In 2011, Zurich launched a free online resource – My Community Starter – designed to make getting involved in community activities more simple.
In March 2012, Zurich reinforced its commitment to the Z Zurich foundation by making a substantial investment of $100 million.
In March 2013, Zurich announced its global flood resilience program, which aims to enhance community flood resilience by finding innovative ways to increase the impact of disaster risk reduction efforts at community, national and global levels. The first country program is taking place in Mexico and Indonesia. To maximize the community impact of the program, Zurich has formed a strategic alliance with the International Federation of Red Cross and Red Crescent Societies (IFRC).
Zurich Insurance Group Ltd ("Zurich") is listed on the SIX Swiss Exchange under the ticker ZURN. As of 1 December 2012 there were 148,300,123 fully paid registered shares and 124,847 shareholders. 24.7% of the holding of the registered shares were private individuals (15.3% of all outstanding shares), 7.2% were foundations and pension funds (4.5% of all outstanding shares) and 68.1% were other legal entities (42.3% of all outstanding shares).
In 2019, the local branch of Zurich Insurance Group was one of four insurance companies fined by Portugal’s competition authority AdC for “cartel practices” regarding workplace accident, health and auto insurance.
In 2006, Zurich Financial Services settled a $171 million case relating to bid rigging and price fixing in the United States. "Businesses shopping for commercial insurance were deceived into believing they were getting the best deals available," said Abbott. "The whole anti-competitive scheme was an intentional smoke screen by several insurance players to artificially inflate premiums and pay improper commissions to those who brokered the deals." The states included in the settlement were Texas, California, Florida, Hawaii, Maryland, Massachusetts, Oregon, Pennsylvania and West Virginia. Zurich is also required to pay about $122 million in refunds to commercial policyholders in a New Jersey class action lawsuit settlement.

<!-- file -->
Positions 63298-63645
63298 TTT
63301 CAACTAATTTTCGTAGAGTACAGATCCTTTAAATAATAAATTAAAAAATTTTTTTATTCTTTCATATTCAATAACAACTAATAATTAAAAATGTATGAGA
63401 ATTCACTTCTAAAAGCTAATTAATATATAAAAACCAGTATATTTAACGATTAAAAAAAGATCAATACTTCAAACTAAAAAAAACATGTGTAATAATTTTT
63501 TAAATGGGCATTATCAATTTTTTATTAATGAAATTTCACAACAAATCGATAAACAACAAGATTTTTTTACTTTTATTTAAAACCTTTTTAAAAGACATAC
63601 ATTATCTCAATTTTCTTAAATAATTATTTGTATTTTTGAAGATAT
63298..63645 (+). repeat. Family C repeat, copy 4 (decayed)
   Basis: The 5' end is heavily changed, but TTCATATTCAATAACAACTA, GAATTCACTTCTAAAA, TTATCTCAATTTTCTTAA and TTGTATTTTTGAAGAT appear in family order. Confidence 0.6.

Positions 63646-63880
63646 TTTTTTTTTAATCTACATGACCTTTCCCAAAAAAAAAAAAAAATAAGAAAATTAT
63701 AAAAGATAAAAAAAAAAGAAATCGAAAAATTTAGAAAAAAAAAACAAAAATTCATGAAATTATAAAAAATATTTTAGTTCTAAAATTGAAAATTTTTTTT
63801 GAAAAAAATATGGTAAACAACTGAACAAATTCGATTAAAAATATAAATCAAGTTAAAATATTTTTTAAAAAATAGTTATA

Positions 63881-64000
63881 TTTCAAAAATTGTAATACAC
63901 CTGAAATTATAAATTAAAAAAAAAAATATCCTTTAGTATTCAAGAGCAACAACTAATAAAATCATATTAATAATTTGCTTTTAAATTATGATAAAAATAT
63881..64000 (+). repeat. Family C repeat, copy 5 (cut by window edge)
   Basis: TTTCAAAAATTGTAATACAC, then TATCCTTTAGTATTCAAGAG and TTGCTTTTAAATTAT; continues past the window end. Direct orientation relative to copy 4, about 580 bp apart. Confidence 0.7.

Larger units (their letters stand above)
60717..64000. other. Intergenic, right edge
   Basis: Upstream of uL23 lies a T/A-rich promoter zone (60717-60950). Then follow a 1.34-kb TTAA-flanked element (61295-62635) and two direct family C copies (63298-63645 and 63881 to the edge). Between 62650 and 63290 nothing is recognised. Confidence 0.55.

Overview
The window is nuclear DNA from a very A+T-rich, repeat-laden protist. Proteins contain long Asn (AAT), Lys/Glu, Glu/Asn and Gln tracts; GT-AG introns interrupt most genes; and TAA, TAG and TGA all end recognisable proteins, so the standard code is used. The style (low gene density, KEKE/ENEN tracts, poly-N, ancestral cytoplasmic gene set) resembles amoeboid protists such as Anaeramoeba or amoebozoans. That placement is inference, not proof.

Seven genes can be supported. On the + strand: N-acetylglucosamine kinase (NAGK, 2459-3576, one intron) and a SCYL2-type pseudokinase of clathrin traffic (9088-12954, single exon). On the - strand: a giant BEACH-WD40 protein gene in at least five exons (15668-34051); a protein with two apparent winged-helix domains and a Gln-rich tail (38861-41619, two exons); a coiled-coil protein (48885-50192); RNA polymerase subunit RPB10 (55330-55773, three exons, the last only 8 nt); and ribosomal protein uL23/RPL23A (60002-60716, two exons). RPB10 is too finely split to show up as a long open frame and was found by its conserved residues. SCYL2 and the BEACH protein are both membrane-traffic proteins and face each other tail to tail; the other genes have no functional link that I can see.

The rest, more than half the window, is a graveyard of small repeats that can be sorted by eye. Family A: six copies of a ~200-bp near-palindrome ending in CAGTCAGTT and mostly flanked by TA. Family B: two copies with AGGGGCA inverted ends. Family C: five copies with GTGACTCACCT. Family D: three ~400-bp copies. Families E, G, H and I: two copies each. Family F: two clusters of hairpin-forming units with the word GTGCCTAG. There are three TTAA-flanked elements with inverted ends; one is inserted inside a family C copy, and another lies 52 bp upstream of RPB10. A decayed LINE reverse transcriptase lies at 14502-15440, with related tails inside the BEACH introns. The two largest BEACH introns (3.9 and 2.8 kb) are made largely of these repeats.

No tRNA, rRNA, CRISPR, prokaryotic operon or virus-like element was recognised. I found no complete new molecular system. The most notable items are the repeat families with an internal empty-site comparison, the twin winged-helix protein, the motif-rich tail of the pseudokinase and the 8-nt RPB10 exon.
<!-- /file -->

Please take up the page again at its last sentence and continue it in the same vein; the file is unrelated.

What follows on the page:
Zurich Financial Services settled a bid-rigging and improper "finite reinsurance" transactions probe. Zurich Financial agreed to pay $153 million in restitution and penalties and agreed to a series of reforms. Zurich apologized and acknowledged that "certain of its employees violated both acceptable business practices and Zurich's own standards of conduct by engaging in improper bidding practices and the ‘finite reinsurance’ transactions described in the Assurance of Discontinuance". The states included in the settlement were New York, Connecticut and Illinois.
In May 2007, Zurich Capital Markets, a subsidiary of Zurich Financial Services, paid $16.8 million to settle with the United States Securities and Exchange Commission for helping four hedge funds disguise their identities to avoid detection when making frequent trades in mutual fund shares. An SEC director stated, "By knowingly financing their hedge funds clients' deceptive market timing, ZCM reaped substantial fees at the expense of long-term mutual-fund shareholders"
In 2015, small business owners and property developers in Britain complained that Zurich's British subsidiary, Dunbar Bank, had treated them unfairly by calling in loans quickly in order to wind down its loan book after the parent company pulled out of the specialist UK property market in 2010. They claimed that 71 Dunbar borrowers had been made bankrupt in the following five-year period, many more than by any of Britain's very much larger high street banks. One Dunbar customer wrote: "Dunbar’s latest set of accounts show that over 95% of its loan book is now classified as impaired or overdue […] the equivalent figure for UK Asset Resolution, the country’s bad bank, is just 37%".